Sarah, Bec and I then thoroughly enjoyed “Other Desert Cities”, which has had outstanding reviews and starred our compatriot Rachel Griffiths, alongside Stacy Keach and Stockard Channing (who had a stand-in the night we went). It was a fun night which saw us inadvertently go overtime on our pre-show dinner and have to run in pouring rain up 15 blocks (as the traffic was gridlocked with people escaping Manhattan for Thanksgiving). We arrived a little late but were let in and were on such a high that wet clothes were quickly forgotten.
We did some shopping, including a visit to FAO Schwarz (New York’s most famous toy store) where the children danced on the giant keyboard (which will only mean something to people who have seen the Tom Hank’s film “Big”). We even braved the famous “Black Friday Sale” which falls the day after Thanksgiving. Unsurprisingly this completely blew our four suitcase capacity out of the water but we have been saved by Sarah and husband Rob who have kindly volunteered to bring back our excess luggage to Australia in a few weeks time as they will be in Australia for Christmas this year. Where would we be without Sarah and her magnificent family – she has given so much of herself to our enjoyment of the last ten days and we will be forever grateful!
It is ten years since the World Trade Centre towers came down and we visited Ground Zero, as it is still known. While the two original towers took just three years to build, the area remains a construction site as five new towers get built around the original two “footprints” which will forever remain memorial sites and never be built on. We visited the tribute museum which displays items relating to that terrible day – aircraft windows, messages on scraps of paper from loved ones who were never found, strange shapes of metal that you slowly realise were once forks and spoons, etc.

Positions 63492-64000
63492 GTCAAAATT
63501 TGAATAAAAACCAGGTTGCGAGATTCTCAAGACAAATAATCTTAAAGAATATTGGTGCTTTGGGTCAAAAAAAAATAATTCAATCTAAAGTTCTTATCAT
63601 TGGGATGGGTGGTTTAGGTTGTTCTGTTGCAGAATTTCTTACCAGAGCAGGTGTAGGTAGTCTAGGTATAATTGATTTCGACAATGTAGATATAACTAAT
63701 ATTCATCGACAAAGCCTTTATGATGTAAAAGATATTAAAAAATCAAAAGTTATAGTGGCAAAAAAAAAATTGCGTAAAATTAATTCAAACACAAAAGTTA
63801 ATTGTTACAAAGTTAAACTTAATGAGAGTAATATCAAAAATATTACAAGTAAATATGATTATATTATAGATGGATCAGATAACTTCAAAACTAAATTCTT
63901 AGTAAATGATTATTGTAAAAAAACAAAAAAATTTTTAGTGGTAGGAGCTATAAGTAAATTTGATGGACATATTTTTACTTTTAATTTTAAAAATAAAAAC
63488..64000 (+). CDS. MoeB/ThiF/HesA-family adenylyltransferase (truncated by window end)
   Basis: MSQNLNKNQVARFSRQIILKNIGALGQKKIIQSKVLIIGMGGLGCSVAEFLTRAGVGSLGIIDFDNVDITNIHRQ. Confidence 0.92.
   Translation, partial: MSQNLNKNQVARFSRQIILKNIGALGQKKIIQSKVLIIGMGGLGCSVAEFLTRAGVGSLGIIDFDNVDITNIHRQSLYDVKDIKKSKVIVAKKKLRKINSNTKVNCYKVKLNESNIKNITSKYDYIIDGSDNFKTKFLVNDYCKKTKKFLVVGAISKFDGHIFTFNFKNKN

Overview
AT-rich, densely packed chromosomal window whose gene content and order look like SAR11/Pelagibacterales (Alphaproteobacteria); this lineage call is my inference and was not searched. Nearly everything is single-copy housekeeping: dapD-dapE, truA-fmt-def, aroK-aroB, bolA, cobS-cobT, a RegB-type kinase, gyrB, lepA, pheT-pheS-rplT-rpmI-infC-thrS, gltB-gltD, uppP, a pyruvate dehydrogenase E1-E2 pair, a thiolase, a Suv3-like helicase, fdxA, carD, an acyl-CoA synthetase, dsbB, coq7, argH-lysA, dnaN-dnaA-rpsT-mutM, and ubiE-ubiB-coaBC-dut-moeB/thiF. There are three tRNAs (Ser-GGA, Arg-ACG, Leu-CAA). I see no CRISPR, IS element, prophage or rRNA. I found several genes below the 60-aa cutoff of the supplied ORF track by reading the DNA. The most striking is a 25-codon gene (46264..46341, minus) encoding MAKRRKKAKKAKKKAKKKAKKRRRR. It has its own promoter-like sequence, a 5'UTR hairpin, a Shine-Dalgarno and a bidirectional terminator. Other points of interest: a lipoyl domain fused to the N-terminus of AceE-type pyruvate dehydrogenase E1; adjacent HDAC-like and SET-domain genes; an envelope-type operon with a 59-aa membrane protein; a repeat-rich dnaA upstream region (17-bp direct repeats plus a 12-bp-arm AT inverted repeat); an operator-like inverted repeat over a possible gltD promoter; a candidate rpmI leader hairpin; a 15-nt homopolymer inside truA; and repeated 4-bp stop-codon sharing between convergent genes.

There was none of the footage of planes going into buildings which usually dominate the media. Instead there are photo’s of the almost 3,000 people who died that day and a selection of personal items which belonged to some of them, donated by their families, which made it all very real to those of us who did not know them personally. It was a very moving experience for both Bec and I.
Ona lighter note, I awoke this morning a little hung-over from watching Matt at the wine bar till midnight, and suddenly thought I should confirm today’s flight to Washington DC. This proved fortunate as at some point in the last four and a half months our 12.30pm flight became an 11.10am flight and the cab I had booked would have seen us arrive at the airport just after our plane had left. Anyway – all good, we somehow managed to wake the children, shower, pack, and reschedule the cab in just over half and hour and ended up with time to spare at JFK.